Earlier this week, the Milwaukee Journal Sentinel reported that Voces de la Frontera, an advocacy organization, planned to protest the Brewers' game with the Arizona Diamondbacks on Monday night.
The purpose of the protest is to pressure Baseball Commissioner Bud Selig to move the All-Star game from Phoenix, Arizona to somewhere out of the state. According to their website, moving the game would make a powerful statement against extremism and discrimination. If Voces is successful and the All-Star game is moved, it will cost a battered Arizona economy $60 to $120 million in revenue.
Brewers' Vice President of Communications told El Conquistador that the protest staged by Voces Monday night stayed within the designated area and was conducted peacefully.
In Voces' press release, they stated that "boycotting Arizona's SB1070 is one of the major civil rights struggles of our generation."
But they aren't really boycotting an inanimate law named SB1070. Voces de la Frontera is boycotting the people of Arizona, 33% of which are Latino. Moving the All-Star game from Arizona to another state will disrupt an already vulnerable economy. And the businesses most at risk are resorts, hotels, restaurants, and traveling services, all of which are saturated with Hispanic workers. Essentially, Voces de la Frontera would harm the very community they are professing to help.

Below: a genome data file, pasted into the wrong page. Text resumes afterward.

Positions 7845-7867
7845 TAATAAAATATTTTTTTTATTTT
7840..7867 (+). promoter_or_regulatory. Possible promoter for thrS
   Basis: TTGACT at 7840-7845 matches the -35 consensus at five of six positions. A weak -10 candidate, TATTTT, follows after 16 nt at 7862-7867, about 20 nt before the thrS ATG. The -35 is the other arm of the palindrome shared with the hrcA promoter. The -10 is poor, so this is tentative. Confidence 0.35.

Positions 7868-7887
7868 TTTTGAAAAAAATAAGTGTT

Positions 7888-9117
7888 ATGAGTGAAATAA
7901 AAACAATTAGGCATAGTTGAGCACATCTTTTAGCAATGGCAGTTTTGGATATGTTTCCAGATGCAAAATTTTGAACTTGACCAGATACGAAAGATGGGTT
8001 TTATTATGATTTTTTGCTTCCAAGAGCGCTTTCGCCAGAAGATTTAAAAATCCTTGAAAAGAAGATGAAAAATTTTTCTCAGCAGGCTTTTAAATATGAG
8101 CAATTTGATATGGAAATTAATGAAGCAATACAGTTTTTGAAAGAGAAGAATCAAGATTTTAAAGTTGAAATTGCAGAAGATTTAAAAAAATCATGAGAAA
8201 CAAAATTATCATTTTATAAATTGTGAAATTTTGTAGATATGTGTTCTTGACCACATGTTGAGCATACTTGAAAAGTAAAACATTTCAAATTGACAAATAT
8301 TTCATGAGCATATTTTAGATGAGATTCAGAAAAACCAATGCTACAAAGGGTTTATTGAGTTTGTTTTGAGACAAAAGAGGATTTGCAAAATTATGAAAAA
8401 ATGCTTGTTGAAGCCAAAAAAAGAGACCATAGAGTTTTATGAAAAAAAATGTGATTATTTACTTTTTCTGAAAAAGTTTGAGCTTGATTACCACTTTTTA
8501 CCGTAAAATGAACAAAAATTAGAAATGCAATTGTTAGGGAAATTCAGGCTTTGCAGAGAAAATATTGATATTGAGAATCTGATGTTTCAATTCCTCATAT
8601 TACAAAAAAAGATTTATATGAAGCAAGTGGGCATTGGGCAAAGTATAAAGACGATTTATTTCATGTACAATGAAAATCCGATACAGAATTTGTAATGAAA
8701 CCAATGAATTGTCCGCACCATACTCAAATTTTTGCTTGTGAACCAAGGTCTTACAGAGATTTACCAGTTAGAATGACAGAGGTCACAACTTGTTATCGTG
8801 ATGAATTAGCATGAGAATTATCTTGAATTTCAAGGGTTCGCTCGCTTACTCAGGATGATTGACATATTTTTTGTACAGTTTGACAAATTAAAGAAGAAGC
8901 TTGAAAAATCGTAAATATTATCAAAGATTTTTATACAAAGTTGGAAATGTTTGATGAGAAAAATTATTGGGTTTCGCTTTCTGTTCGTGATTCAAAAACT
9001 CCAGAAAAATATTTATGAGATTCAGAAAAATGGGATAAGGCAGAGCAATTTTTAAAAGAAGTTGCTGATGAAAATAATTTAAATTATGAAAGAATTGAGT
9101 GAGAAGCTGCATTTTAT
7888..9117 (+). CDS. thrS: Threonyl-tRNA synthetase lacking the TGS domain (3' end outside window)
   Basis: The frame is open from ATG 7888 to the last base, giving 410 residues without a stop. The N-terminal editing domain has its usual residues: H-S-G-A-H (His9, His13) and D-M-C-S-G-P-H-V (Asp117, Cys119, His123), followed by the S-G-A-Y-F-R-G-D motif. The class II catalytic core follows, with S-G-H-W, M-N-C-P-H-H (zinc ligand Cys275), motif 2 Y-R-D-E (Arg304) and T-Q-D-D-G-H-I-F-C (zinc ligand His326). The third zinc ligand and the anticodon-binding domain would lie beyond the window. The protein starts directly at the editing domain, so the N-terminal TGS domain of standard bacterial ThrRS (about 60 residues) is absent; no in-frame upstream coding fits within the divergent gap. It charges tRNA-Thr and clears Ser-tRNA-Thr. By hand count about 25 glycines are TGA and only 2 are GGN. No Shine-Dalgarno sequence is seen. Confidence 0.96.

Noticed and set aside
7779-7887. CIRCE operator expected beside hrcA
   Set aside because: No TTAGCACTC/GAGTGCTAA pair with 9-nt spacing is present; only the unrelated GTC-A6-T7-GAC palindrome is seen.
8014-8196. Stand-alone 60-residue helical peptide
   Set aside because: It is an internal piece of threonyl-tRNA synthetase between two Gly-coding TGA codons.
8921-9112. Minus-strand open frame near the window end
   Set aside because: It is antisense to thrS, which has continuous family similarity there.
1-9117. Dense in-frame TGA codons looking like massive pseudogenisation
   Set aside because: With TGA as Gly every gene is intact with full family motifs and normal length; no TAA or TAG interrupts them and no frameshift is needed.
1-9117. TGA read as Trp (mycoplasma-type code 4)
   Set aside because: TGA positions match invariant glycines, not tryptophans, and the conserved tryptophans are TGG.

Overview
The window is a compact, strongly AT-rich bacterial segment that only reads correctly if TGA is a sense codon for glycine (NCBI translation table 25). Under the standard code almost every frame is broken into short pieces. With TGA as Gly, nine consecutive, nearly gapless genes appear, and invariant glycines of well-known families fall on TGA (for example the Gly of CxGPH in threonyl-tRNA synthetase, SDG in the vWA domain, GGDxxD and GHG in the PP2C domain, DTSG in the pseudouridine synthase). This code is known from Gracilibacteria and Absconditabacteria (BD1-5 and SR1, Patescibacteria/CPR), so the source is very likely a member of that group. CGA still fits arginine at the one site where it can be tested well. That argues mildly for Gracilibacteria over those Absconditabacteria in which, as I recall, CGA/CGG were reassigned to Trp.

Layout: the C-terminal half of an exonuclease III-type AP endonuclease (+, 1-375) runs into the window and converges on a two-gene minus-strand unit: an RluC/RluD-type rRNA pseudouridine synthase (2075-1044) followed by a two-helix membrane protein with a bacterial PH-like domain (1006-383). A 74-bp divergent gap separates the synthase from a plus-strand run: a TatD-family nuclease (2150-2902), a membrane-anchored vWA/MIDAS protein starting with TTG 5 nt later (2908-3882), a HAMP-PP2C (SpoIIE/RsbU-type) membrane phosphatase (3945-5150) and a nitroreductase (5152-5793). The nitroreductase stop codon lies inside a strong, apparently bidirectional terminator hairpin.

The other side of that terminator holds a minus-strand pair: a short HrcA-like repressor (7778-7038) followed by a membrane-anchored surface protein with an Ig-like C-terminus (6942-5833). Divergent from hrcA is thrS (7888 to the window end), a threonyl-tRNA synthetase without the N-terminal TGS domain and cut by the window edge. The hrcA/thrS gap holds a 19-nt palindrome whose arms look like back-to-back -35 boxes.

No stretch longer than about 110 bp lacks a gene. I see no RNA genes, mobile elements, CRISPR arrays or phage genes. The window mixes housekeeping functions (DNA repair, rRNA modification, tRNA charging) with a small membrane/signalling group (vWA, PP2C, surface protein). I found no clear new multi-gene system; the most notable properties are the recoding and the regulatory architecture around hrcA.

When El Conquistador called Voces to ask about the Brewer protest, Christine Neuman-Ortiz was blunt. She asked, "Have you ever called me about my opinion on the border?" When I said no, she replied, "Next time you print something about me, call me first." She hung up before I could respond.
Ironically, Neumann-Ortiz instructed me to call her next time I plan to write about her in the paper, but she refused to talk with me when I tried to do just that. Unfortunately, when you hang up on a reporter, you leave the impression that your organization is unprofessional and vulnerable to criticism.
As an advocacy group, Voces de la Frontera exists so they can oppose those that don't share their political views. Back in October, they staged a protest in front of Paul Ryan's office in Racine because the Federation of American Immigration Reform (FAIR) had listed Representative Ryan as attending their rally. Voces considers FAIR to be a racist organization, and therefore took offense that their Representative attended.
Only one problem, Ryan never attended the rally. FAIR mistakenly put his name on their roster, which Ryan had instructed them to remove shortly after.
Christina Neuman-Ortiz should have taken her own advice and called Ryan before staging a public protest in front of his office. She had nearly a month to check her facts, and to the best of our knowledge, she did not call Ryan's office. As a result, his good name was tarnished in the Racine Journal Times over a simple misunderstanding.
In politics, you can't expect to bully representatives using political gimmicks and not be able to take a punch yourself. Thick skin is not just a trait required by politicians, you can't always expect positive press.